Images which are used on screen, require far fewer pixels than those needed for print purposes. This is because the density of pixels required on the screen are far less than those needed for printing. So for printing we use high resolution images (typically 300dpi) and for websites, we use low resolution images (typically 72dpi). Dpi stands for dots per inch – it’s a printing term but we use it to talk about resolutions generally.

You should be sure to be using low resolution images on your website, because they are smaller file sizes than their high resolution equivalents, and small file sizes mean faster page load speeds. That’s important from a user perspective, but also for search engine visibility.

Resizing images

If you try to increase the size of an image, you’re likely to experience a loss of quality. As you can see in the image below, I took a section of the leaf, and expanded it. The result is that the section appears blurred.

resizing image

You can reduce the size of an image without loss of quality, therefore you need to be sure you always start off with a large enough image before you resize it.

Cropping

There will be instances where you need to crop an image to make sure that it fits within a certain space. For example, you may want the image to be square. Most images which start their life as photographs are rectangular, so you will need to crop part of the image in order to achieve a square.

Take this apple for example.

apple

Simply resizing it so that it is square, results in a distortion of the image.

Achieve the correct outcome by cropping, rather than resizing.

Tools and resources you can use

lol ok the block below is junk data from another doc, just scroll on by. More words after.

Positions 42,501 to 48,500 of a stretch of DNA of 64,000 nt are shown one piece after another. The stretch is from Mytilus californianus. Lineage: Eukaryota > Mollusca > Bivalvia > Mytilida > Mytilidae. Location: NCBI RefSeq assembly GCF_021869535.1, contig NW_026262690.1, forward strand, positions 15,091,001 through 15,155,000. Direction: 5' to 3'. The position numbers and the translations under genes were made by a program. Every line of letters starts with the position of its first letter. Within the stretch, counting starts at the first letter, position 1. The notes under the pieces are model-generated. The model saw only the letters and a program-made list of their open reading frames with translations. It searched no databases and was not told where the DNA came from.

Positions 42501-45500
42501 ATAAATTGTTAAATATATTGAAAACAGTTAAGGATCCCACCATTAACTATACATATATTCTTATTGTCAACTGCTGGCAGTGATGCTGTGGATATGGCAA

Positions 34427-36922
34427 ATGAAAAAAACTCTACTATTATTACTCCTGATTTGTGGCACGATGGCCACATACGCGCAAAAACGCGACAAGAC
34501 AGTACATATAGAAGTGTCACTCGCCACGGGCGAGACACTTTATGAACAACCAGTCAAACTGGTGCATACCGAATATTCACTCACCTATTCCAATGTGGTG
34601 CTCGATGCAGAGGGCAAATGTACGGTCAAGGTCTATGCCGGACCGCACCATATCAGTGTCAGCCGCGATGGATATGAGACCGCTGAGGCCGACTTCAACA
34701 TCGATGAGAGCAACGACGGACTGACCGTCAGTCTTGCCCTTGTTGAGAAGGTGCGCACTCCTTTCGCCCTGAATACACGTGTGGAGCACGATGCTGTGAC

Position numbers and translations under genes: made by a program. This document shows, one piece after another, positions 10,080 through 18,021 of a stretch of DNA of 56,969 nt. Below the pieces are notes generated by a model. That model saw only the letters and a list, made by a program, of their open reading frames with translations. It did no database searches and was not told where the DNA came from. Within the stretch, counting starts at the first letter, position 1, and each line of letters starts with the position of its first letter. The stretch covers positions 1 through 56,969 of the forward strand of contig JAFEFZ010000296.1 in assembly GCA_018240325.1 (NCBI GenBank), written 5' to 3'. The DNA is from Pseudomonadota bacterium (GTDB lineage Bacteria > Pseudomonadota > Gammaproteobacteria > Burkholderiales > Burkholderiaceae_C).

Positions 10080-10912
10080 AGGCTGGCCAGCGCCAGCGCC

Logos

In my opinion, there’s no substitute for a professionally created logo, and when working with clients, I won’t start work on their websites, until they have a professional logo in place. That’s not me being snobby, it’s just that I have seen so many small business rush into building a website without a proper visual identity, and regreting it 6 months later when they realise that they shouldn’t have cut corners at the outset. They now need to revamp their website, redo all their business cards and letterhead, and all this, whilst their business is growing and they don’t have time for it. Honestly, it’s a false economy.

That being said, I know that may of you undertaking the challenge are setting up personal blogs, and may not be wanting the investment of a graphic designer. This is an alternative option for you:

EvoDesign – a free online logo maker for creating logos quickly.

If you’re wanting some tips on branding, head over to the WordPress Happy Community Facebook page and look for the #brandingweek tutorials which Cass Cassidy from Cap & Anchor gave, as they give you some terrific insights.

Image Editors

Not everyone has Photoshop, so resizing or cropping images can become a headache. Canva is a great resource for creating terrific graphics for your website and social media accounts, but not many people know that it has a photo editor too.

Stock Images

It’s great to use unique images for your website, but most of us don’t have the time or resources for professional photoshoots. So we need to use royalty free imagery from stock image libraries. It’s really really important that we don’t simply lift images from other websites and use them on our own sites. You can find some great resources for free stock images in a post that I wrote some time back.

Summary

Understanding image formats and resolutions is a really critical component to getting the visuals right on your website. There’s nothing worse than seeing stretched or pixelated imagery, and it gives out the wrong message from the outset.

butterfly

Vicky Etherington

Vicky Etherington has been running her own online marketing agency since 2003, and in 2014 transitioned to working with coaches and therapists to teach them how to create their own client-attracting websites.